Practical modelling of monopolar axonal stimulation

Ian D. Hentall

Research output: Contribution to journalArticlepeer-review

8 Scopus citations


Three models describing monopolar electrical stimulation of unmyelinated axons in large, uniformly conducting volumes are presented. The first is a representation of the axon as a continuous and straight electric cable of finite length with sealed ends. It has a power-series solution for the steady state which after truncation beyond the fifth term provides an accurate reflection of the imposed membrane potential for all parts of the axon except, under certain conditions, near terminals and directly opposite a closely apposed electrode. At these points, the inclusion of higher-order terms improves the accuracy quite slowly - II terms are sometimes still unsatisfactory. The second is a steady-state solution, in terms of higher transcendental functions, for the point opposite the stimulating electrode in a similar but infinitely long cable. This turns out to be practical for estimating the membrane potential at the site of cathodal excitation under the majority of realistic geometrical and electrical parameters, and consequently complements the first method. It may be calculated with ease from mathematical tables. The third, a simulation of the cable by means of discrete electrical components (compartments), can give the complete distribution of membrane potential as a function of time with potentially unlimited accuracy. However, it takes special computer programs to set up and solve either the steady-state determinant or, if transients are desired, the time-dependent differential equation. Calculation of the voltage distribution with one of the analytical methods will often be faster for a reasonable level of accuracy, since their algorithms are independent of the total number of points introduced.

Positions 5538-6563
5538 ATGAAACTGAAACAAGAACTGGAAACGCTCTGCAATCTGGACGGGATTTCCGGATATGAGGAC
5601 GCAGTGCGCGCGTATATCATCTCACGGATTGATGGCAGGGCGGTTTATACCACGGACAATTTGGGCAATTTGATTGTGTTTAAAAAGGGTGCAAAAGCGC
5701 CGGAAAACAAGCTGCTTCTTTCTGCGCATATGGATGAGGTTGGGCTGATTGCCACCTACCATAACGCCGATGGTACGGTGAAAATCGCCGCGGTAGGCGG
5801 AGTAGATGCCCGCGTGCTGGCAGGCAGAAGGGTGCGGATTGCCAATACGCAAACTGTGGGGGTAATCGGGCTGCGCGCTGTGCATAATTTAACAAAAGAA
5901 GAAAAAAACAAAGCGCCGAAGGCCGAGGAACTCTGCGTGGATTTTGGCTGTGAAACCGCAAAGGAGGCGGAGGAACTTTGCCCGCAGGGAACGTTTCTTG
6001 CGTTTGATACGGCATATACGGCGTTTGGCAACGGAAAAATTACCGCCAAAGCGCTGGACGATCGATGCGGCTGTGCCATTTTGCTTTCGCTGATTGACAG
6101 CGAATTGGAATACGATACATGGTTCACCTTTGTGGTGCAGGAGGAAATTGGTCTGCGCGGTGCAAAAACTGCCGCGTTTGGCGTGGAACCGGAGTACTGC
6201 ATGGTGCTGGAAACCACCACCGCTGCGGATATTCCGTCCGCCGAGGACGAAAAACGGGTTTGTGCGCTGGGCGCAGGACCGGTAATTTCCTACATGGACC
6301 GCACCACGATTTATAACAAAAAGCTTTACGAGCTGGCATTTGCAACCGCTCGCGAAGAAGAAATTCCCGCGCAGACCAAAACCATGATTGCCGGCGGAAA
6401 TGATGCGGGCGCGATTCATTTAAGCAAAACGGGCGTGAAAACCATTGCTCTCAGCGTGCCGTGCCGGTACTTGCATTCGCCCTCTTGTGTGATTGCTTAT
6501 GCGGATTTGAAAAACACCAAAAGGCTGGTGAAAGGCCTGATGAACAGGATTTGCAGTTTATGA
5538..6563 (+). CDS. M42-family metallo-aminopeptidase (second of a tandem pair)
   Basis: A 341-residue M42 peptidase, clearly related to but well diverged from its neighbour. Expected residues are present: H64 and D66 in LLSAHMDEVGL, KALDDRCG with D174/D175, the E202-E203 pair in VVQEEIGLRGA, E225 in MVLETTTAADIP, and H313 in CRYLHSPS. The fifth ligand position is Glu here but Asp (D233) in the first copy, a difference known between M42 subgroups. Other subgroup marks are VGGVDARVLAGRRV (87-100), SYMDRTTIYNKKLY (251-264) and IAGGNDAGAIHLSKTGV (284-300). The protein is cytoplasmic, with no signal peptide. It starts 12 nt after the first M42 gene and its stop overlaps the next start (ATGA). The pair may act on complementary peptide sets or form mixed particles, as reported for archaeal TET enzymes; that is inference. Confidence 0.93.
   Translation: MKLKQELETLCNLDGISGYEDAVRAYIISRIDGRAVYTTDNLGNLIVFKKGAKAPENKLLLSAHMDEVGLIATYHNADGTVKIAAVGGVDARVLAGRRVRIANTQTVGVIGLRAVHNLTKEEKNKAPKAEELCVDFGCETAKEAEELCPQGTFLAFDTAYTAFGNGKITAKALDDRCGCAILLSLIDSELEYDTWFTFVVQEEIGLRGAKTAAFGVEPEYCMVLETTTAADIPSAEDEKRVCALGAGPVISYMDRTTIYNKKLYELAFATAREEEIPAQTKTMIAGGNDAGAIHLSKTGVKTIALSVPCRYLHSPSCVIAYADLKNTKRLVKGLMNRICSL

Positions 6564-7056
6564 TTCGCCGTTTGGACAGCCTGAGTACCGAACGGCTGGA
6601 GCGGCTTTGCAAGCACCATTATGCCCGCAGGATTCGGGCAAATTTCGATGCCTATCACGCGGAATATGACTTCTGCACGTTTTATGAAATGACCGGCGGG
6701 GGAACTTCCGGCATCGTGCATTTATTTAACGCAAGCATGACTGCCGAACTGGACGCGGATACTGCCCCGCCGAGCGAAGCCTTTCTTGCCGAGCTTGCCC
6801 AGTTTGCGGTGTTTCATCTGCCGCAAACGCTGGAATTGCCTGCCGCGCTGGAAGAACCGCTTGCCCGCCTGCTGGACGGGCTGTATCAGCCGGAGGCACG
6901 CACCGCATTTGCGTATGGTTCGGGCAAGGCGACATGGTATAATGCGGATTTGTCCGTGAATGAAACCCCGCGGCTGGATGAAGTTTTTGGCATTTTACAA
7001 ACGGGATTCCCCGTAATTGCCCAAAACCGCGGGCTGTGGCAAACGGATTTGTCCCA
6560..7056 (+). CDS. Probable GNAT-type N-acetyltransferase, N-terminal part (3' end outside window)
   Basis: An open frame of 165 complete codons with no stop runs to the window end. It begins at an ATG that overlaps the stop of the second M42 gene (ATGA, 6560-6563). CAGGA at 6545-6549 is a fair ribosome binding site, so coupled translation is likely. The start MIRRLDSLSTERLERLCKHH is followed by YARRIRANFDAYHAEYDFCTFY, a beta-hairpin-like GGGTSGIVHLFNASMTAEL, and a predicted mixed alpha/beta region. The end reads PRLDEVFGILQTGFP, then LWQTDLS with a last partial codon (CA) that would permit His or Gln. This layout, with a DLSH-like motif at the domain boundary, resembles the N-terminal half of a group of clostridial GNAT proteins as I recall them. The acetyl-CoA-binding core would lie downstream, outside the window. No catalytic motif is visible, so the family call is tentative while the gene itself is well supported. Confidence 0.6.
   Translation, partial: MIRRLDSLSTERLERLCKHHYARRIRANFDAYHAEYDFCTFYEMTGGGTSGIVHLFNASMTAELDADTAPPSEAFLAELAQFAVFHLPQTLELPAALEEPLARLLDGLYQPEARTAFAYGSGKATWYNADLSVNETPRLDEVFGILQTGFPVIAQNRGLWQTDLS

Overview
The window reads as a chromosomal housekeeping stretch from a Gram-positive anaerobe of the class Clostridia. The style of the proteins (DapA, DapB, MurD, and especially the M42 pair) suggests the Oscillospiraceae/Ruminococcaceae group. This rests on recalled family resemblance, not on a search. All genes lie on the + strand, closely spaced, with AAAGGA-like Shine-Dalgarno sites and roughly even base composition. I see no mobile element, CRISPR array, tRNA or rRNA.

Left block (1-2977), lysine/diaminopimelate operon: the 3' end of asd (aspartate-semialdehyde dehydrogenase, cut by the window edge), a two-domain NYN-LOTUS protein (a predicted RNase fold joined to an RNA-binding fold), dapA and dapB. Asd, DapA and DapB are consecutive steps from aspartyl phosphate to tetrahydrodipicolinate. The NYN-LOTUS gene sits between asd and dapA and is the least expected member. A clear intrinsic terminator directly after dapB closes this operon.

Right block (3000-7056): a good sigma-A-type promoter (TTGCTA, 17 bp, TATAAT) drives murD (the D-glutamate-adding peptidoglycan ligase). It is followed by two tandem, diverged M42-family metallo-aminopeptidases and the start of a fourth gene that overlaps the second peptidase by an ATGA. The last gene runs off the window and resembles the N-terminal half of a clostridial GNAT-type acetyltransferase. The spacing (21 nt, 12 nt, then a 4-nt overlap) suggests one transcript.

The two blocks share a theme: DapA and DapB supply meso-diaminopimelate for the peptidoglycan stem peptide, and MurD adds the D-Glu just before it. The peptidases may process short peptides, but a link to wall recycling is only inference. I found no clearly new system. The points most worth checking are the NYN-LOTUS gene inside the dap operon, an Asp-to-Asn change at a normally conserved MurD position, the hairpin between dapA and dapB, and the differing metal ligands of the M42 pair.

Original languageEnglish (US)
Pages (from-to)65-72
Number of pages8
JournalJournal of Neuroscience Methods
Issue number1
StatePublished - Nov 1987


  • Electrical stimulation
  • Mathematical model
  • Unmyelinated axon

ASJC Scopus subject areas

  • Neuroscience(all)


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